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    Bank Swallows

    Anthropogenic changes to the landscape have both positively and negatively impacted nesting Bank Swallows. Bank Swallows readily use human-made nest sites, such as sand pits, road cuts, and soil stockpiles, but these gains have been offset by losses of natural habitat along rivers and seacoasts. Additionally, human-made sites tend to be ephemeral, while natural sites provide longer-term habitat. Bank Swallows are adapted to transient habitat, but within limits. For example, a river naturally meanders within its floodplain, eroding some areas, while depositing sediment in other areas. The locations of these areas of erosion and deposition change over time. This is the longer-term habitat to which Bank Swallows are adapted.

     

    Many river systems in which Bank Swallows have historically nested are now heavily manipulated for energy production. This changes the erosional characteristics of rivers; to counteract these changes, bank erosion control projects are often undertaken and habitat for Bank Swallows is thereby lost. For example, Bank Swallows are state-listed as Threatened in California, primarily due to erosion control projects along the Sacramento River. Similar trends are occurring in other U.S. states and in Europe.

    Connecticut River Bank Swallow Project: Western MA, 1997-1999, 2018

     

    In Western MA we have seen major losses of Bank Swallow nesting habitat in the Turners Falls Power Pool of the Connecticut River over the last 20 years, as a direct result of an erosion control project.  This stretch of river is 34 km in length. The pumped storage facility there, now owned by Eversource Company, commenced operations in the Pool in 1972. These operations increased erosion; as of 1991, approximately one-third of the banks of the pool were actively eroding. This increase in erosion led to a consequent increase in Bank Swallow habitat; in 1999 there were six active colonies in the Pool totaling over 1000 nesting pairs, with 80% of the pairs nesting in one bank (demonstrating how colonial Bank Swallows are) (see Silver and Griffin 2009). However, since 1999, bank stabilization efforts to mitigate erosion have led to the elimination of almost all of these nesting banks. When the pool was surveyed in 2018, we found only one active Bank Swallow colony with approximately 80 pairs (this is a 92% decrease in number of breeding pairs since 1999). The bank stabilization project was carried out using a technique called “bioengineering,” which involves grading a bank and stabilizing it with materials such fabrics, logs, stone, and plantings. This type of treatment can supply habitat for other bird species, but is essentially a desert to nesting Bank Swallows.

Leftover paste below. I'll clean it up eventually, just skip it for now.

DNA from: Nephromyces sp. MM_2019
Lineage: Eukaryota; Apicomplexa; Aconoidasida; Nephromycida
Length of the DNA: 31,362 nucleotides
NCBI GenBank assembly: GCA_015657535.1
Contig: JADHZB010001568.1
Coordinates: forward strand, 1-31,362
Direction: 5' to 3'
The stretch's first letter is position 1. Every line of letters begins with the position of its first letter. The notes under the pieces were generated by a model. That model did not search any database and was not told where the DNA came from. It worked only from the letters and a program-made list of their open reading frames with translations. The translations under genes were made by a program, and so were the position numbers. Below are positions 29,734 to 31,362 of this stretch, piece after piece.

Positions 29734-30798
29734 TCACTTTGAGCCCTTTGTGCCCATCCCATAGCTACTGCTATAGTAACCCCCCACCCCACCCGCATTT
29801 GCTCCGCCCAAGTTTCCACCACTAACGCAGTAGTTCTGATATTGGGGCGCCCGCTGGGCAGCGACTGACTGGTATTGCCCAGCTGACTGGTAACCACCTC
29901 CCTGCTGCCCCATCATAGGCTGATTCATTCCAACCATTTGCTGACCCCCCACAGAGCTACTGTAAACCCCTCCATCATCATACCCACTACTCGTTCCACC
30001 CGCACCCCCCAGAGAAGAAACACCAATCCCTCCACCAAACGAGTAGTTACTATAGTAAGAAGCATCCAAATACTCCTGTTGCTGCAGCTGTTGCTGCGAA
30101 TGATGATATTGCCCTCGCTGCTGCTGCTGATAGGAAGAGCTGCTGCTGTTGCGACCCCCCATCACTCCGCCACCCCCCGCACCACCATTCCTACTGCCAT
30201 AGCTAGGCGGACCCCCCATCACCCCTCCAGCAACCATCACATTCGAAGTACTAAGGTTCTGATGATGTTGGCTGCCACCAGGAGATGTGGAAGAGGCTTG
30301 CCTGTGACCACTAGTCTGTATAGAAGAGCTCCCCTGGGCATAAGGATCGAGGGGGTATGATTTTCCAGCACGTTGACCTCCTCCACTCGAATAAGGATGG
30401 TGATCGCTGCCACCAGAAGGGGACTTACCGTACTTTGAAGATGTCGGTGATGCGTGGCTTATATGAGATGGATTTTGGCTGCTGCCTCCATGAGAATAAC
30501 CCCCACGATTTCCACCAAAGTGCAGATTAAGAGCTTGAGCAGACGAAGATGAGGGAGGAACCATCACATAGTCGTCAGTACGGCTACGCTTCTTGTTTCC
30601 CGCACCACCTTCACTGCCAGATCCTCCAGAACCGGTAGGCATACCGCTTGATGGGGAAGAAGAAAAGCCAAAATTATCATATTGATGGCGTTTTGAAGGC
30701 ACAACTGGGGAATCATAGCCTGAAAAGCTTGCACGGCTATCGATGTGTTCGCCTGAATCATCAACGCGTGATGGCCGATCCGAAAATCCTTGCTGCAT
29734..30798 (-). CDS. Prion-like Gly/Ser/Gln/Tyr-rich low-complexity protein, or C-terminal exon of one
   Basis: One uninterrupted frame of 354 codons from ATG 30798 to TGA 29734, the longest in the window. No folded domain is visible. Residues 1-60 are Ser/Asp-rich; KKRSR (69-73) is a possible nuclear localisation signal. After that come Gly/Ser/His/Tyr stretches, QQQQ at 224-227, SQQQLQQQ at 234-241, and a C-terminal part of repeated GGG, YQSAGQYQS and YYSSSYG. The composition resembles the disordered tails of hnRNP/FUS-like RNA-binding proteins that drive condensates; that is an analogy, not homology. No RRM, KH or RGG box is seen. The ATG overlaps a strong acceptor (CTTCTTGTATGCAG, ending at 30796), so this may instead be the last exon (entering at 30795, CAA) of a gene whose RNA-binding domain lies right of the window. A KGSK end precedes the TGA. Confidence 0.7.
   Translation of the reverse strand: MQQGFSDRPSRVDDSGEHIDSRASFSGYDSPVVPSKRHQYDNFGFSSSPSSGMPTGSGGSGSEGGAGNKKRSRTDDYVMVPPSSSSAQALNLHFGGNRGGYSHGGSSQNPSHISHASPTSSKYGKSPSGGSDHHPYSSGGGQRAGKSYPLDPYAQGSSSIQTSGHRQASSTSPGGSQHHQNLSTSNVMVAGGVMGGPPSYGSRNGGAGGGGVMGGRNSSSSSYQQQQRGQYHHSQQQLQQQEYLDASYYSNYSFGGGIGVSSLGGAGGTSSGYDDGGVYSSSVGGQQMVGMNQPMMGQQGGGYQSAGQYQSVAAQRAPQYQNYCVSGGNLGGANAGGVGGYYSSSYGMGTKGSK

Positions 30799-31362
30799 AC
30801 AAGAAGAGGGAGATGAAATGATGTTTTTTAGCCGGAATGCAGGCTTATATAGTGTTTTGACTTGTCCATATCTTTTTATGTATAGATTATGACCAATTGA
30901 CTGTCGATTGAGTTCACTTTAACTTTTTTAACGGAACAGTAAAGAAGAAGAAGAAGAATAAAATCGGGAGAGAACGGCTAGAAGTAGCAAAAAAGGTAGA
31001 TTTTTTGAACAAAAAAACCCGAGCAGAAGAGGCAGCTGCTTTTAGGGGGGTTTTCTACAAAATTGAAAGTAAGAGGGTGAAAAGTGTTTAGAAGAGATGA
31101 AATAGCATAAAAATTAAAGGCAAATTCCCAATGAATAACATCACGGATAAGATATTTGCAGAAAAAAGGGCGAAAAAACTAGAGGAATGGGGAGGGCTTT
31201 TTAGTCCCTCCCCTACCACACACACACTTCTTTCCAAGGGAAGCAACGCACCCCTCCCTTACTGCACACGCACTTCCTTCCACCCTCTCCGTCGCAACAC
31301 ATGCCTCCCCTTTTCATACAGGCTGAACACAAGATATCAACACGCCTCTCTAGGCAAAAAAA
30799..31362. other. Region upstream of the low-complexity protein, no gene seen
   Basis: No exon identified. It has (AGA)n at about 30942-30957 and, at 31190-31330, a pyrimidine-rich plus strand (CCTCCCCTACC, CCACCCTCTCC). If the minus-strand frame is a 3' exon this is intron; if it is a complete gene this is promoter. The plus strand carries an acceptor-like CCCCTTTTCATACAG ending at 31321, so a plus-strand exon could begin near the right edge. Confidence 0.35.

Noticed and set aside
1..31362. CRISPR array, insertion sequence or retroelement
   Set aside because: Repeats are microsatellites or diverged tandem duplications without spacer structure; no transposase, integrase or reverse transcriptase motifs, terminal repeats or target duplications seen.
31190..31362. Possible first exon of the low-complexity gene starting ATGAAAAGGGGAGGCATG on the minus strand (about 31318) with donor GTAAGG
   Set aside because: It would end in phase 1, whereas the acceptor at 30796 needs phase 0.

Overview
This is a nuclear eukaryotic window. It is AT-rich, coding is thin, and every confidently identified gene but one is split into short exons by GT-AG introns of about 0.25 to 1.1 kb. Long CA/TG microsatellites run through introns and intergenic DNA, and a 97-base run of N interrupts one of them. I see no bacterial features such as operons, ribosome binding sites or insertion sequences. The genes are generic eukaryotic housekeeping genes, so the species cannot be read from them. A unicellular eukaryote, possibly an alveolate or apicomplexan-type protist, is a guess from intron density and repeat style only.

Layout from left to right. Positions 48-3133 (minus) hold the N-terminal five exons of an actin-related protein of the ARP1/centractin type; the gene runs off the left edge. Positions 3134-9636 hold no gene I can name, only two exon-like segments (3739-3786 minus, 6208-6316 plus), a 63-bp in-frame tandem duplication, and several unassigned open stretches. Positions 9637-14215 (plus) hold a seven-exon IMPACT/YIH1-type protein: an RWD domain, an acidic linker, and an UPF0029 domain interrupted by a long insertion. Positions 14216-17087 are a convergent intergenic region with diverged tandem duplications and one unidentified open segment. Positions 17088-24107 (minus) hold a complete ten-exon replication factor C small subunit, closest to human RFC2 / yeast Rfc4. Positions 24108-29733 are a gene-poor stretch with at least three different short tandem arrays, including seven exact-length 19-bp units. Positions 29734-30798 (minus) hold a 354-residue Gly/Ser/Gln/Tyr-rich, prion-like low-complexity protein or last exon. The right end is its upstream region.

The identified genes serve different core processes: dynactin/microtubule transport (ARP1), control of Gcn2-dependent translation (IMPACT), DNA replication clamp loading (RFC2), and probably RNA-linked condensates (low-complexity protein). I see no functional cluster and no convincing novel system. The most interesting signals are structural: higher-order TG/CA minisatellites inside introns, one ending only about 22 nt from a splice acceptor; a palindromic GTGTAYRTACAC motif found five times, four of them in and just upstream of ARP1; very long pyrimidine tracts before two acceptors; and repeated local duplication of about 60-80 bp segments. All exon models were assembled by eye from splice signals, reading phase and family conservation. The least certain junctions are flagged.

Bank Swallow colony, Turners Falls Pool of the Connecticut River, 1998, before bioengineering (stablization of bank).

    Former Bank Swallow colony, Turners Falls Pool of the Connecticut River, 2001. Photos show the process of "bioengineering." The bank is no longer habitat for nesting Bank Swallows.

    This example indicates the need for long-term planning on projects of this scale. This is especially important at present because of the requirement of the power company to relicense its facilities.

    We are conducting surveys and supplying data to organizations involved in relicensing so that Bank Swallow habitat conservation can be considered in future management activities.

    North Brookfield, MA Solar Project: 2018

    As solar energy expands, solar companies seek locations for large projects. We were called on when a solar company sought to install a PV solar array in a sand pit adjacent to an active Bank Swallow colony. The owner of the sand pit had been accommodating the swallows for years by excavating the sand pit to create vertical nesting banks. The local Conservation Commission was concerned about the future of the colony when the solar company proposed building an array in the sand pit. We drew up a management plan that allowed enough space in front of the Bank Swallow colony to provide a buffer between it and the solar array, and to allow access of machinery to continue to excavate the banks to maintain them for the Bank Swallows. We also requested the solar company access road be placed at the end of the bank with the least swallow activity. We will continue to monitor the site.

    Gravel pit with active Bank Swallow colony (photo taken during winter). A PV array solar project has been proposed at the site.